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Integrating country of origin into global marketing strategy: A review of US marking statutes

Irvine Clarke (Meinders School of Business, Oklahoma City University, USA)
Margaret Owens (Meinders School of Business, Oklahoma City University, USA)
John B. Ford (College of Business and Public Administration, Old Dominion University, Norfolk, Virginia, USA)

International Marketing Review

ISSN: 0265-1335

Article publication date: 1 April 2000

Abstract

Country‐of‐origin research has frequently found country markings to affect consumer product evaluations, providing country‐of‐origin markings a unique opportunity to become an evermore important element in the global strategic mix. However, marketing literature has been delinquent in providing international strategists meaningful aids for obtaining wanted “made in” designations. Therefore, this study provides an examination of the four major legal tests (name, character and use; essence; value added; and article of commerce) which constitute the US marking statutes. Explanations of the tests, with practical examples, are provided to enhance marketing practitioners’ abilities for integrating country‐of‐origin markings into overall global strategic design.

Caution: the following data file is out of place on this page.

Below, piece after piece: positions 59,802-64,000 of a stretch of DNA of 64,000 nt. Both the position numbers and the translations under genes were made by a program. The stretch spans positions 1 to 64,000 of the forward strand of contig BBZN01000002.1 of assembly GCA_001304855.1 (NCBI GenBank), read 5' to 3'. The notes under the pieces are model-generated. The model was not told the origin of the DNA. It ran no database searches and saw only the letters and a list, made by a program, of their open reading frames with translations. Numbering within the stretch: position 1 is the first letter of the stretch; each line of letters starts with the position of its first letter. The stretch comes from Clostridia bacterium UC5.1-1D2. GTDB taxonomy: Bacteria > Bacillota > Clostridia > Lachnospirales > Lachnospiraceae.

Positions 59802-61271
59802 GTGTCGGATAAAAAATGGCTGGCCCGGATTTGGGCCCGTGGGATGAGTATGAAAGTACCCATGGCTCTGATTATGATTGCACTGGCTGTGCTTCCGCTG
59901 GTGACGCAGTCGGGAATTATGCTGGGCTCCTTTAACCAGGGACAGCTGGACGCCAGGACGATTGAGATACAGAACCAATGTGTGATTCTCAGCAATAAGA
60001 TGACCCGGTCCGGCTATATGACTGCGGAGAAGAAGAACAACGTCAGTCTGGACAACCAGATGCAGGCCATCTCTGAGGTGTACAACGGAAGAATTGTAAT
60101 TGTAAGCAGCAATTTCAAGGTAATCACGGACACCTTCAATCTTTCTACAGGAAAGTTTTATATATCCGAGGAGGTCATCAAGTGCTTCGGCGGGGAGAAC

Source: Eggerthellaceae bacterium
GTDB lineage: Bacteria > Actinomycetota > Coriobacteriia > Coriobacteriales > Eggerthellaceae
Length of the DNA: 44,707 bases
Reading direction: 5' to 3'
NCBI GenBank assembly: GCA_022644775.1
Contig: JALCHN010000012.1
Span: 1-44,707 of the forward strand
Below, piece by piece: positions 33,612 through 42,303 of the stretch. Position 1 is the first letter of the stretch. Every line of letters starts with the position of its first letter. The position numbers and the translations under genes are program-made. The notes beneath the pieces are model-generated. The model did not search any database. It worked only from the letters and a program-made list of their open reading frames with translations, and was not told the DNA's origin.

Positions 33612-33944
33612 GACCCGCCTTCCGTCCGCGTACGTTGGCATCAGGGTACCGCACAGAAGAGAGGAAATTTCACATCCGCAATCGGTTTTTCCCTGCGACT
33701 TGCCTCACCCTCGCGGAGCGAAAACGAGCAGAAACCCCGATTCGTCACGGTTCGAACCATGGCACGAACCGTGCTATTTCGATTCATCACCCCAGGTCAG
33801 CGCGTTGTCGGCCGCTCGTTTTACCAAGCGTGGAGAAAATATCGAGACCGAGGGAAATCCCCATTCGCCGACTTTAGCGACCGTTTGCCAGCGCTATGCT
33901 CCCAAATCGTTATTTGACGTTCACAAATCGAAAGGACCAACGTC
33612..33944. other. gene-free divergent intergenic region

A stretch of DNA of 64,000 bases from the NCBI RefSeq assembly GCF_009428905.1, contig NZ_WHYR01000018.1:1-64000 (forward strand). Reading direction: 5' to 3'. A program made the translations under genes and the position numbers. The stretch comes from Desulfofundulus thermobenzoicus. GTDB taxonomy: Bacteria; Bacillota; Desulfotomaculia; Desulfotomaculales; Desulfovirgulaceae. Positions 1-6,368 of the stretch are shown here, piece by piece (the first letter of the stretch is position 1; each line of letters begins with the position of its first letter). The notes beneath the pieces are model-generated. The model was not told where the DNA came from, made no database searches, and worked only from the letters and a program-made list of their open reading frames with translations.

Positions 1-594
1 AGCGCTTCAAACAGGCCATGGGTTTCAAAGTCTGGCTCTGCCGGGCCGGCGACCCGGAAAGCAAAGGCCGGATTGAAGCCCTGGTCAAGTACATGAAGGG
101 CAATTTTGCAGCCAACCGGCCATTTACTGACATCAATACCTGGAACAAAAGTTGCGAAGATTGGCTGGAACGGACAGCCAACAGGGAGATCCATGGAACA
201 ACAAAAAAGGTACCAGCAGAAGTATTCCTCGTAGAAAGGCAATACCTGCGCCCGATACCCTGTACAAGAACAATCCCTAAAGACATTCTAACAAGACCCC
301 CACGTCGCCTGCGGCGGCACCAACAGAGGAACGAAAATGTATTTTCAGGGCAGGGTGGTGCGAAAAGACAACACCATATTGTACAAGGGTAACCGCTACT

Keywords

Citation

Clarke, I., Owens, M. and Ford, J.B. (2000), "Integrating country of origin into global marketing strategy: A review of US marking statutes", International Marketing Review, Vol. 17 No. 2, pp. 114-126. https://doi.org/10.1108/02651330010322606

Publisher

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MCB UP Ltd

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